Book. Image source Amazing Facts

The Lockdown Digital Classroom is a free and voluntary virtual classroom that encourages pupils to continue learning during the lockdown, the Basic Education Department clarified on Tuesday.

The initiative, which is the brainchild of Africa Teen Geeks – an organization that does work in the basic education sector, received criticism on social media with users expressing concern over the use of celebrities as opposed to qualified teachers.

“The initiative was created by a Non-Profit-Organization called Africa Teen Geeks (ATG) who approached the department with an idea for an intervention to support learners during the lockdown resulting from COVID-19,” said the department.

The Department of Basic Education (DBE) further clarified that the Lockdown Digital Classroom is not a formal school, but rather a project.

“It is an out-school project that was put in place as a temporary activity to urge learners to continue learning at home. It is optional and participation is voluntary. No subscription is required. It is free,” it said.

According to the DBE, of the 56 teachers involved in the virtual classroom, 54 are qualified and registered with the South African Council for Educators (SACE).

Two are student teachers.

The initiative is funded by the SASOL Foundation.

The project comprises two components that run concurrently. The first is the science, technology, engineering, and mathematics (STEM) Lockdown Digital School which supports learners with school work during the lockdown.

For STEM, a teaching qualification or training in teaching is required.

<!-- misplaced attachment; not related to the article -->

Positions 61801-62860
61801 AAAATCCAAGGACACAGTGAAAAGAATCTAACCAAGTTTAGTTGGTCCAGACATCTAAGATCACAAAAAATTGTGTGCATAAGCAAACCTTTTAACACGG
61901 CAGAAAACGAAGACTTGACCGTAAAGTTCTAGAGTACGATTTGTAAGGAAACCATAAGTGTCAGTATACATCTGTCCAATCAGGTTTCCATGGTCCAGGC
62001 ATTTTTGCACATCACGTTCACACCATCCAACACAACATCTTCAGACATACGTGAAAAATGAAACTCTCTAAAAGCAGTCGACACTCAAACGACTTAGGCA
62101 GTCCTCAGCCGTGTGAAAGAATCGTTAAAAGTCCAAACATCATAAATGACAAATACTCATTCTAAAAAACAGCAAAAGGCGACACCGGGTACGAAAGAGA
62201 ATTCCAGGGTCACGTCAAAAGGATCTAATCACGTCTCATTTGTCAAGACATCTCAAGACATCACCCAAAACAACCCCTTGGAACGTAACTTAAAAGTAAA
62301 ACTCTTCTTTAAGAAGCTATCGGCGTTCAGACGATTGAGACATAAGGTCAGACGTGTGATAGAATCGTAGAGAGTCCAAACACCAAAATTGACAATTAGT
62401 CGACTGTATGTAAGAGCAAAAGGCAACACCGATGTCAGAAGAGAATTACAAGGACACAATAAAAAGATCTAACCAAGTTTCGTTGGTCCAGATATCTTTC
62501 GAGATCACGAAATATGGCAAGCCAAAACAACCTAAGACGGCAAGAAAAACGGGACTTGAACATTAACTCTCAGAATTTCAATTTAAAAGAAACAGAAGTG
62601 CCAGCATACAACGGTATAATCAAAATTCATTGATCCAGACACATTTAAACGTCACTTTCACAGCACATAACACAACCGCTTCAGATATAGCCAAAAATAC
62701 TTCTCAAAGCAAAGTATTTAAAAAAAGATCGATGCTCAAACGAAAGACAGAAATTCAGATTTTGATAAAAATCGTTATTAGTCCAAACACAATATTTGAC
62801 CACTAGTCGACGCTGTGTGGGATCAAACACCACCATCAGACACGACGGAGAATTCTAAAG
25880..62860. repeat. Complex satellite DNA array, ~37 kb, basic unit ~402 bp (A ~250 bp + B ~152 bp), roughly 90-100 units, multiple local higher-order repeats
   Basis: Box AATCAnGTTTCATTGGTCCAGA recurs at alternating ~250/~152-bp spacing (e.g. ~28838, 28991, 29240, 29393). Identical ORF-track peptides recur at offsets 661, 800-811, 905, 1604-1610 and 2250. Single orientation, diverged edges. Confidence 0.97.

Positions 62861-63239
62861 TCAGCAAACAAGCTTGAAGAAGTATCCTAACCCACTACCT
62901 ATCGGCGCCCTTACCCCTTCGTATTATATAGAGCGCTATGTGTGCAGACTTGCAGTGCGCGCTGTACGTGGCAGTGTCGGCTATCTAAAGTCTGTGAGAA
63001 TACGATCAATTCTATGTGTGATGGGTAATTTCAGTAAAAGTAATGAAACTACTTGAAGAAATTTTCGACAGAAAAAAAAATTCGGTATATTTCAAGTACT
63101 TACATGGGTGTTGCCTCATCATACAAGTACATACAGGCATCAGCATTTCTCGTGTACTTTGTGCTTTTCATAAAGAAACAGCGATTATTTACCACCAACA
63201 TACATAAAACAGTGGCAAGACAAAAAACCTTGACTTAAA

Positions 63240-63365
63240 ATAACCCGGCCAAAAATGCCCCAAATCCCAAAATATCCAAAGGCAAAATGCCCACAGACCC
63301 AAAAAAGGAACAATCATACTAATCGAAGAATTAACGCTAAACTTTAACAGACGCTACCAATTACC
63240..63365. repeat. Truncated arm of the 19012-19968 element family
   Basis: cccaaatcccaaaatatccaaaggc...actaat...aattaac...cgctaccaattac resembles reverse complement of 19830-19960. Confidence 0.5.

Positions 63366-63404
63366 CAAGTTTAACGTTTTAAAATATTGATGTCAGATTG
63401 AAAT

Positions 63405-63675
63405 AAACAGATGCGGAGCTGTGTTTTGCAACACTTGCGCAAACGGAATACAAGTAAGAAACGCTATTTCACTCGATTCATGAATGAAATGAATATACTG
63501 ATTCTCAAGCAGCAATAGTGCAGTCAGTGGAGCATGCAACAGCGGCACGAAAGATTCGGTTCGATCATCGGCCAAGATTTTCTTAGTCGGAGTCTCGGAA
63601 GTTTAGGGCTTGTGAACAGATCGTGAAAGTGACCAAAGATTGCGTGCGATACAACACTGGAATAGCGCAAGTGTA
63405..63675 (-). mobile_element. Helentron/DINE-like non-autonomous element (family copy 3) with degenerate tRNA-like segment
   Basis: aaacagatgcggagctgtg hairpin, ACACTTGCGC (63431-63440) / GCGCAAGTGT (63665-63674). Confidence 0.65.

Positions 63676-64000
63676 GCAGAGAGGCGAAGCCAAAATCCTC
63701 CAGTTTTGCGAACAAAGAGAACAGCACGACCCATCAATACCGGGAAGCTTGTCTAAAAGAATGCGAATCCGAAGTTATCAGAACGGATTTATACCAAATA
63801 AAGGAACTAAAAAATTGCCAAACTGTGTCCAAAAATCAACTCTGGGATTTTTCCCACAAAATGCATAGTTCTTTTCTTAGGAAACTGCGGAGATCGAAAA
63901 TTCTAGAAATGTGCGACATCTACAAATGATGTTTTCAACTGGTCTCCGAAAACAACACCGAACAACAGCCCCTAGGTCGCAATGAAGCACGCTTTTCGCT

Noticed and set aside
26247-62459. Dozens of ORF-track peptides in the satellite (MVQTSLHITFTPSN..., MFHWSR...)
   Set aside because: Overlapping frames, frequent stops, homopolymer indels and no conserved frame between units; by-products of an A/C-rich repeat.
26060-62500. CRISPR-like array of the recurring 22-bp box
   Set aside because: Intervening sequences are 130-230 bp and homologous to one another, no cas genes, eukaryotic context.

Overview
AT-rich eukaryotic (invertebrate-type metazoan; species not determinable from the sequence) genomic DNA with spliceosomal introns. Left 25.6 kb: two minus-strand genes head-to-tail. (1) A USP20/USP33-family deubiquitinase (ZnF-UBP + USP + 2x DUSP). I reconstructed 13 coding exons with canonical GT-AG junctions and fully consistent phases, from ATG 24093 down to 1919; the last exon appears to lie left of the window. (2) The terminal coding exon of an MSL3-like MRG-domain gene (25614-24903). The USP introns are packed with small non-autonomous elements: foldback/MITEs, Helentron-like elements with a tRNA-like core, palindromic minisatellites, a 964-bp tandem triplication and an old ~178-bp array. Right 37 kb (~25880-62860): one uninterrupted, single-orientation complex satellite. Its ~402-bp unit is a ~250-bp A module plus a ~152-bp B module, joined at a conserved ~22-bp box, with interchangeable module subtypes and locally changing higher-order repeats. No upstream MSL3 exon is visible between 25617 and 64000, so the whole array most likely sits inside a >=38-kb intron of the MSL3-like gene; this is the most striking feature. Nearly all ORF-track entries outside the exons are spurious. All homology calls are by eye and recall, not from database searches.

The second component is the Lockdown Book Reading Club that raises awareness about reading. For the reading club no qualification is required.


Africa Teen Geeks approached the Department of Basic Education seeking support.

“There is no financial implication to the department but only advocacy support as the project is fully aligned with the work of the department especially during the COVID-19 lockdown. There was no tender involved,” said the DBE.

Through its website and social media handles, ATG advertised that it sought Stem teachers to apply and become part of the lockdown e-school.

ATG received over 9000 applications. A proper screening process was undertaken and 54 teachers were appointed to assist with the catch-up lessons.

Qualified teachers who were unemployed, were requested to apply to become part of the teaching pilot programme.

“There was no intention to undermine the teaching profession in any way. The 56 teachers involved in the actual learner support programme are qualified or in the process of obtaining their teaching qualification.”

On the use of celebrities for the reading club, the DBE said the practice has been in place since the Read to Lead campaign was launched in 2015.

“The practice of using familiar personalities to drive campaign is an age-old strategy used to promote worthy causes such as the reading revolution,” it said.

Welcoming the interest shown in the initiative, the Department and Africa Teen Geeks encouraged the public to continue to focus on literacy and numeracy campaigns.

Book clubs

The department invited the public to form book clubs or existing clubs to share their reading activities online or exchange their reading lists.

It also urged parents to continue to support their children at home while schools remain closed due to the Coronavirus (COVID-19).

“The Department has made available online resources that are user-friendly and appreciates the involvement of partners in minimising the impact of the COVID-19 on basic education. The department urges parents to continue supporting their children at home during the lockdown.”

More information about available resources can be found on . –


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